# The velocity of light is constant?

1. May 13, 2004

### Amphi

Hey,
I feel like pulling the hair off of my head right about now.
As I understand, and as it is posted in SR, the speed of light stays the same regardless of which frame of reference one is...well, okay. So, if I were to be in motion towards a light source or away from a light source. The light wave will always be travelling at its constant of roughly 300,000km/s in reference to me? But then again if I am between two light sources (A and B), and decide to travel towards light source "B" at a decent rate of speed, I will see the event of "B" before "A", right. So, according to my frame isn't light source "B" covering the distance much faster than "A". I know about time dilation, but it just isn't sinking in. hmmm, I can't even say what I don't understand, okay, Looking at light source "B" from my reference, time is progressing slower for "B", right? Still though, it covered the distance to reach me before "A" did,..gee,...help!!!!

2. May 13, 2004

### billy_boy_999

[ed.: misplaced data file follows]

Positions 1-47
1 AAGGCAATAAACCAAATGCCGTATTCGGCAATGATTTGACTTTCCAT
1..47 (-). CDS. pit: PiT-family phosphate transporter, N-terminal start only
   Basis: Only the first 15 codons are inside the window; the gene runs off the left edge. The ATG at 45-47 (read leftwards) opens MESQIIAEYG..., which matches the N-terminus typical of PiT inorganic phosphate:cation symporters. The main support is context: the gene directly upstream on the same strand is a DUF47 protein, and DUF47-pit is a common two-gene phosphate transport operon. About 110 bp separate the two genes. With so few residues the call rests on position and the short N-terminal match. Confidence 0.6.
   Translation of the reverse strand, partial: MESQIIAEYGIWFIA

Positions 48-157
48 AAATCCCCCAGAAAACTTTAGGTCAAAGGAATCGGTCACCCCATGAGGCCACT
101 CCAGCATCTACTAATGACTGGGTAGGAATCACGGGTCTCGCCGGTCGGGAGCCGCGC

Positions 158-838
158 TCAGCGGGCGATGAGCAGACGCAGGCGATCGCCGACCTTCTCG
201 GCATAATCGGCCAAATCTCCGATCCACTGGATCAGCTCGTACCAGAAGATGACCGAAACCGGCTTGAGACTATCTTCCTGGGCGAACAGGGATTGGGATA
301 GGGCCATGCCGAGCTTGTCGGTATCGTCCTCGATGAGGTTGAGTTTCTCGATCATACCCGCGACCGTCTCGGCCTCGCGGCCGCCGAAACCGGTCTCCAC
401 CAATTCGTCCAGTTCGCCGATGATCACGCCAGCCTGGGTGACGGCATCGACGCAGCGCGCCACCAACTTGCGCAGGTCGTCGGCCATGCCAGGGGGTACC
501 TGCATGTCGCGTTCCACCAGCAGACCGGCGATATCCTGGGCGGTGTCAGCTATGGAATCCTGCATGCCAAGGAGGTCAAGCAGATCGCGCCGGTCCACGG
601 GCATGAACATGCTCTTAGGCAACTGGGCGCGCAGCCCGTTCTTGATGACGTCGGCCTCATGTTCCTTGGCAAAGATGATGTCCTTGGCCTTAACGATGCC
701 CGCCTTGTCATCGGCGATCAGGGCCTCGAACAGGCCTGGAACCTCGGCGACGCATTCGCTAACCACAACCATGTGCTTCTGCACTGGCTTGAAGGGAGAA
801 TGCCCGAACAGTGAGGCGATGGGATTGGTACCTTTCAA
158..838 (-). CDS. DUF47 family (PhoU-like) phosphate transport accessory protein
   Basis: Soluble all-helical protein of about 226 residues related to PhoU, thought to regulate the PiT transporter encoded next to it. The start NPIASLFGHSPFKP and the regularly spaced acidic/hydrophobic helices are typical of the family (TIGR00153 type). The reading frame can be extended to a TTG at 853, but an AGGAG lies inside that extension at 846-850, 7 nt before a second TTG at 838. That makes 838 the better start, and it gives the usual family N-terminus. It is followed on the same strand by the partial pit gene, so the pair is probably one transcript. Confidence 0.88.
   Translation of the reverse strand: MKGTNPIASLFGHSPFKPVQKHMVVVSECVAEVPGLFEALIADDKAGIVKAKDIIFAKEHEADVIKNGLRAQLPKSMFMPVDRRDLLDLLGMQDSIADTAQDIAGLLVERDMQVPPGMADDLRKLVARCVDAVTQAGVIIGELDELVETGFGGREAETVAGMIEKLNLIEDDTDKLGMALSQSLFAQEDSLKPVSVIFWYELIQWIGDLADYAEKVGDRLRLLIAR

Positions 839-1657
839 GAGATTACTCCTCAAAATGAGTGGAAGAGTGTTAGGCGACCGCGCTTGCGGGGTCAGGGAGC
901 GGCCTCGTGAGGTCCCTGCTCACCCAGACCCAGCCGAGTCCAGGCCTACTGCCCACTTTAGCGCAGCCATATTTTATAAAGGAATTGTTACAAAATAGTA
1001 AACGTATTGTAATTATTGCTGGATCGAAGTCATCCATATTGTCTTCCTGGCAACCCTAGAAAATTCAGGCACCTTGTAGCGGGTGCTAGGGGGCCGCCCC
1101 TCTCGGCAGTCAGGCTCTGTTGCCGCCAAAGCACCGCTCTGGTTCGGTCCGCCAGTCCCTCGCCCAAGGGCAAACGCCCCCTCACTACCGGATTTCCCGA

Amphi, you could look at it that way but is it really the same distance? If you're moving toward source "B" (and you started in the middle of "A" and "B") the distance the light from "B" has to cover is much less, is it not? in fact this non-simultaneity is a good illustration that light travels at a constant speed...

3. May 13, 2004

### Amphi

hmm, maybe I, no, let's say I'm travelling 150,000km/s towards "B". Then being in my frame of reference it would seem like "B" is coming towards me at 450,000km/s. That isn't what SR states about light's constant. I just can't get the classical physics out of the back of my head. It doesn't click.

4. May 13, 2004

### arildno

You seem to be adding velocities in the Galilean manner; this is incorrect!

5. May 13, 2004

### billy_boy_999

(don't listen to me, but this is how i comprehend relativity)

you are in a spaceship travelling away from earth at 155,000km/s. your friend flashes a ray of light at you. your friend sees the light leaving at the speed of light (300,000km/s). you see the light going past you at the speed of light. where did the 155,000km/s go? something's gotta give?

the thing that gives is time, and space...for the spaceship, space shrinks and time goes more slowly...this is how you are able to measure the same speed - speed is just a measure of distance/time...

6. May 13, 2004

### Amphi

Man,...I don't know, hmm, so the light ray will pass me, because the distance between me and earth shrinks and it has more time to cover the distance?
Am I starting to get it? But what about me? doesnt' my space-time change too? What if I reach the speed of light?